Scotland to be home to first tidal energy testing facilityApril 9, 2019
The goal of the test center is to accelerate the development of this renewable power in Scotland.
What is being called the world’s first tidal energy testing center to ever carry out large-scale accelerated testing of tidal blades, is to be built in Scotland. Its purpose is to speed up the development of materials and structures for wave energy.
Engineering researchers plan to use complex forces that mimic real-world environments.
The £2.4 million ($3.1 million) tidal energy testing project, which has been dubbed Fastblade, will be located in Rosyth. The facility has been made possible due to a collaboration between Babcock International and the University of Edinburgh, with Babcock being the principal designer and host of the facility.
The first-of-its-kind center will simulate real-world environments, allowing the best design capabilities to be achieved. The center will use hydraulic technology developed by Artemis Intelligent Power (API), which will reportedly allow for structures to be tested much faster and use less energy compared with present technologies.
Tidal energy testing could help to advance this form of renewable energy, which is still in it its infancy.
Tidal power, which is sometimes referred to as wave energy or marine energy, is not widely used but is thought to be a key source of renewable power in coming years. However, greater understanding of this clean energy technology is required before it can be used in a large-scale capacity.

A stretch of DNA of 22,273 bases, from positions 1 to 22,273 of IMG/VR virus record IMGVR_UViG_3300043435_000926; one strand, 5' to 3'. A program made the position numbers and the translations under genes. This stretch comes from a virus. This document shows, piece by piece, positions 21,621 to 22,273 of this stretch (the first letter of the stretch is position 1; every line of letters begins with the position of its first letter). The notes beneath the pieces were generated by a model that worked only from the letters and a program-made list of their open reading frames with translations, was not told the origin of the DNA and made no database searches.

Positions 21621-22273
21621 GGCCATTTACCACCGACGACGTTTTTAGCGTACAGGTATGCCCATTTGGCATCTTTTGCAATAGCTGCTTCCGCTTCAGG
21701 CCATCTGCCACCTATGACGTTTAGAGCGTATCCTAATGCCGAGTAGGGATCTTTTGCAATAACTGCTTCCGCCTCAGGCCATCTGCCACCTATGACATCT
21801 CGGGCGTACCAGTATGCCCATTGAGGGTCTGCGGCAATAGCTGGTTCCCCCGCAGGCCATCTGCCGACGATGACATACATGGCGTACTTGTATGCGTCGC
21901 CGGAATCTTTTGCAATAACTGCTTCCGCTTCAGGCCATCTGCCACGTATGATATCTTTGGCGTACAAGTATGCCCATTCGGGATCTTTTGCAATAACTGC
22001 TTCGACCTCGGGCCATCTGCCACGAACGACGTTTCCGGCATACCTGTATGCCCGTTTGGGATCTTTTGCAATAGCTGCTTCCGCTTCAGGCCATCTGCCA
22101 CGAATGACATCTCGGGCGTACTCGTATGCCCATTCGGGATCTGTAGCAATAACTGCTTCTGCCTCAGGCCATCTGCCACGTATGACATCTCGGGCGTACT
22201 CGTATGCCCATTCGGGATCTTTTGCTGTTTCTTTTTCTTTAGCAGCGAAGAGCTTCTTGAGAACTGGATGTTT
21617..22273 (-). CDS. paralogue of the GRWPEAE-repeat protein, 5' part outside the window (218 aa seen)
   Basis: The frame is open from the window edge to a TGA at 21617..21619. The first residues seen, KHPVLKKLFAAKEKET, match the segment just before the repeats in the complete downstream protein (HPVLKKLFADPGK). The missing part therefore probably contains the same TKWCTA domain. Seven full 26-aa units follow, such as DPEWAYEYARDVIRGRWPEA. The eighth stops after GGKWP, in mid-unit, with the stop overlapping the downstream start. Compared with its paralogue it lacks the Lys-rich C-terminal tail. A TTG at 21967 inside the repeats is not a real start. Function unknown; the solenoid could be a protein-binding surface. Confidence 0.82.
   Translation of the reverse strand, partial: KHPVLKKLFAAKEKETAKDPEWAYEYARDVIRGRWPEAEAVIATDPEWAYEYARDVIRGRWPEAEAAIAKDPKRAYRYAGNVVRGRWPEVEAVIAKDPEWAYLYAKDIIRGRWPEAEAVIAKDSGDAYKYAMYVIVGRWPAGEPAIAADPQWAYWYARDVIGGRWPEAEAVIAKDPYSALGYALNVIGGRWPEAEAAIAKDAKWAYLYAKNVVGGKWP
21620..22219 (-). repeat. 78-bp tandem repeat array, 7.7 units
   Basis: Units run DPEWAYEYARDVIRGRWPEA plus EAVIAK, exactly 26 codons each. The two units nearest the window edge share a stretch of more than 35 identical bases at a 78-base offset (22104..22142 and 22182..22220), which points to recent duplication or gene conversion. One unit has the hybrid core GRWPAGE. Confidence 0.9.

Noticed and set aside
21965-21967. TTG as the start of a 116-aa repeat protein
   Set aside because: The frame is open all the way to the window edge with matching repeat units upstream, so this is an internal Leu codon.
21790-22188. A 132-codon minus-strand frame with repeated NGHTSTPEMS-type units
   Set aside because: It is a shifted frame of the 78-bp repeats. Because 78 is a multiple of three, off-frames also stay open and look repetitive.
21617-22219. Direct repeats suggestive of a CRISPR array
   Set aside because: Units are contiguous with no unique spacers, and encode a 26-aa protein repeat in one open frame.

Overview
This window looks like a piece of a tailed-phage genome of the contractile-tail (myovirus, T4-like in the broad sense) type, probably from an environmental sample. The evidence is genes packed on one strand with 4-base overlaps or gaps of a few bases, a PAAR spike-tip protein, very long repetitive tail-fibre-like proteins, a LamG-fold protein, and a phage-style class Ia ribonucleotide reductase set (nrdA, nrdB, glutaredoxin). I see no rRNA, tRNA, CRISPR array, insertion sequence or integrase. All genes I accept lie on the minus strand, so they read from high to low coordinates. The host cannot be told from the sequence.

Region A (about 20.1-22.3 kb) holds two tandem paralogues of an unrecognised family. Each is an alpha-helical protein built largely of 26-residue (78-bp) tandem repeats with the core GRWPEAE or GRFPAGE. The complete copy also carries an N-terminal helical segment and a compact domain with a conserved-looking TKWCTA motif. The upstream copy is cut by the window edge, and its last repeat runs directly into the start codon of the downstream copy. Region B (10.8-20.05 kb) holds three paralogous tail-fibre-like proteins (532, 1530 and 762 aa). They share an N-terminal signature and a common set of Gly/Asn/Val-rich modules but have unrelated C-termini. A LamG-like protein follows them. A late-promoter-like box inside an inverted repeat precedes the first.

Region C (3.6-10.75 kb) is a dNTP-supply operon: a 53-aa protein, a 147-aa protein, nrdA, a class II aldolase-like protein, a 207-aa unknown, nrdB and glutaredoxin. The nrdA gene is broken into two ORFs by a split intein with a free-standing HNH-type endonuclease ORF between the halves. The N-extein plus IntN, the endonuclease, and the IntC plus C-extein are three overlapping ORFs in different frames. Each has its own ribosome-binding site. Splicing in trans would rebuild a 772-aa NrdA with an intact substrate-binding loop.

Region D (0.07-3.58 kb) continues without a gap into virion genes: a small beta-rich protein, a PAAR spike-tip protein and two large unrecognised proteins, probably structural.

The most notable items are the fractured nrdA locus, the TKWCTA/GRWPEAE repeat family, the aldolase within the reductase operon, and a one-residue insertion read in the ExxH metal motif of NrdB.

Once built and operational, Fastblade’s measurement systems will enable the developer to learn from test datasets to understand damage accumulation and improve structure via data-led design.
This could be highly beneficial, especially when it comes to the testing of tidal blades that are composed of composite materials, which must be able to withstand high-fatigue loads in harsh ocean conditions for up to 20 years.
Beyond tidal energy testing, according to The Manufacturer, the UK had a tidal lagoon power plant project in the works. However, this £1.3 billion Swansea Bay Tidal Lagoon project, which was set to be the first tidal lagoon power plant in the world, was rejected by the government in 2018. It was rejected due to costs.
That being said, Swansea Bay may still be developed as the Swansea Council has said there are exterior businesses who are interested in the project, which would have 16 hydro turbines and 9.5km breakwater wall. It is estimated that this power plant could generate enough energy to power 155,000 homes for the next 120 years.